Innovate thinking can inspire a wide-range of improvements. Alcohol-induced innovate thinking is usually dismissed at a bar as drunken ramblings, but the people who make alcohol have changed the world we live in.
Some academics tout the beer civilization theory, or the theory that beer inspired people to transition from hunter/gather societies to the sedentary lifestyle of farmers sparking the birth of civilization. The innovation of humans at this point of transition is astounding whether it was bread or beer that caused people to selectively grow certain plants for processing and consumption.
Have you ever considered the creators of your alcohol as great innovators?
“Almost all innovation in the spirits world is coming from the craft players,” noted a master distiller at Maker’s Mark. The current wave of micro breweries and micro distilleries have inspired many innovative individuals to craft their own alcohol. The beer, vodka, whiskey and other products they are churning out have larger alcohol makers concerned and working to compete with these individuals and small companies as these small companies are competing for a piece of the market.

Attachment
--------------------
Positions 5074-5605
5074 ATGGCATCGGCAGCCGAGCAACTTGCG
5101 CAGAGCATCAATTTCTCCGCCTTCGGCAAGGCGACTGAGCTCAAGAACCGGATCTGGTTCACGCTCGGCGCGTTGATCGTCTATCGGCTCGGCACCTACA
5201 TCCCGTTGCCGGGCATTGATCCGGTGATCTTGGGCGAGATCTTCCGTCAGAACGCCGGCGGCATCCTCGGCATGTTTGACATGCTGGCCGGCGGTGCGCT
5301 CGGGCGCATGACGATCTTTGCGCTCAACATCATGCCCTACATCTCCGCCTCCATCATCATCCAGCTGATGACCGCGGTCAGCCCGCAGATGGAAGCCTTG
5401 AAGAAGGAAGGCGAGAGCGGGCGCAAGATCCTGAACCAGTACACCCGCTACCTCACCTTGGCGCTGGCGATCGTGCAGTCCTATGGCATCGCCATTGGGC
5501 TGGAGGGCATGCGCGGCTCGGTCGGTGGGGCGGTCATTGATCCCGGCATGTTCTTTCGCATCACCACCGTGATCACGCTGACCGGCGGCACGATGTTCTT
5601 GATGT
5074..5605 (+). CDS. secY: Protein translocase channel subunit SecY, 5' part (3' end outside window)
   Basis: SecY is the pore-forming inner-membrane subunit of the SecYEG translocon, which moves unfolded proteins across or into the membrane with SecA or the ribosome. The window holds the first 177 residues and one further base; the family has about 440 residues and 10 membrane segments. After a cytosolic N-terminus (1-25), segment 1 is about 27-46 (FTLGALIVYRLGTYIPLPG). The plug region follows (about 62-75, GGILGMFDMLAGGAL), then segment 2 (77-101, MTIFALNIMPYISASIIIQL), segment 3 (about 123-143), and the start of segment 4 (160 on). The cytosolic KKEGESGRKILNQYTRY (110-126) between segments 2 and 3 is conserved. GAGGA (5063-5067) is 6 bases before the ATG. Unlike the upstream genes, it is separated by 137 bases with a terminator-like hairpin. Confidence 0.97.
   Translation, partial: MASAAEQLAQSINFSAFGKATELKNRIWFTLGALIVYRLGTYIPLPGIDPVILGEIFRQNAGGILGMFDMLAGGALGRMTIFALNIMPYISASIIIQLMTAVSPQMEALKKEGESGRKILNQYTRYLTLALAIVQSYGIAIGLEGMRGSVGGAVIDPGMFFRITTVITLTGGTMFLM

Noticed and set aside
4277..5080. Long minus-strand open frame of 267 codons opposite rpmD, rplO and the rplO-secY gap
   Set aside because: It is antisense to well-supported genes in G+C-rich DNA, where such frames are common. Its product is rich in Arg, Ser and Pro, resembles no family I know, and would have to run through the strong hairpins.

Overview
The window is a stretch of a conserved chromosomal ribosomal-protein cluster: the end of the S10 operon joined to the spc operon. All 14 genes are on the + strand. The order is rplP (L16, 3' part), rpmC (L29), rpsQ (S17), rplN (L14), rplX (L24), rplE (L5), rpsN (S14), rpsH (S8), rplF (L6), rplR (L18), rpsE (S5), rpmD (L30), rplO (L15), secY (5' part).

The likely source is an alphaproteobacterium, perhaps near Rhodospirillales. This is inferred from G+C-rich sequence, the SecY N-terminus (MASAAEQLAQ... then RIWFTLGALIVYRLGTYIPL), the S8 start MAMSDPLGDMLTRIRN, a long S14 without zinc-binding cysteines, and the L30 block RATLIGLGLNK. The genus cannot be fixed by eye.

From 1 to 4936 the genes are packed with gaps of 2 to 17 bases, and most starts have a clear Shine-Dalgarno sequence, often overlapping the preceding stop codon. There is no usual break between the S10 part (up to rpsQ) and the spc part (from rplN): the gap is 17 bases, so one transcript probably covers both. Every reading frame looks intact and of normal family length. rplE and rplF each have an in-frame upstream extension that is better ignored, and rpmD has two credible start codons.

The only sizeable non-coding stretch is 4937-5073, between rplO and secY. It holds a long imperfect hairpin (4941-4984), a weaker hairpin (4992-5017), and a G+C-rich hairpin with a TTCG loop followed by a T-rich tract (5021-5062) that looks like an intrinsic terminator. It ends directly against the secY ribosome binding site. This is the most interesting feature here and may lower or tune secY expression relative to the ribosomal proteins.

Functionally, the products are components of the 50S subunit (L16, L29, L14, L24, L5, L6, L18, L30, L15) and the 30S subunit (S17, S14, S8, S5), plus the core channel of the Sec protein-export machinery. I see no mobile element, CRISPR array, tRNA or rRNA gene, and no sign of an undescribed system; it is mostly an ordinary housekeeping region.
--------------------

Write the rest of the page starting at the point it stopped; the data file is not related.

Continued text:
Does innovation drive competition, or does competition drive innovation?
Indiana’s House and Senate passed a bill that will allow micro distilleries to sell alcohol onsite in Indiana.
How could Hoosier craft liquor affect our state’s competitiveness?
To experience an innovative idea I had while consuming alcohol, save the date for the Indiana Humanities Pub Crawl on May 30th in Indianapolis. Details coming soon!
In April and May, Indiana Humanities is exploring the topic of “innovation,” as part of its Spirit of Competition theme. This post was written by Jenny Kalvaitis, an intern for Indiana Humanities and a Master’s candidate in Public History at IUPUI.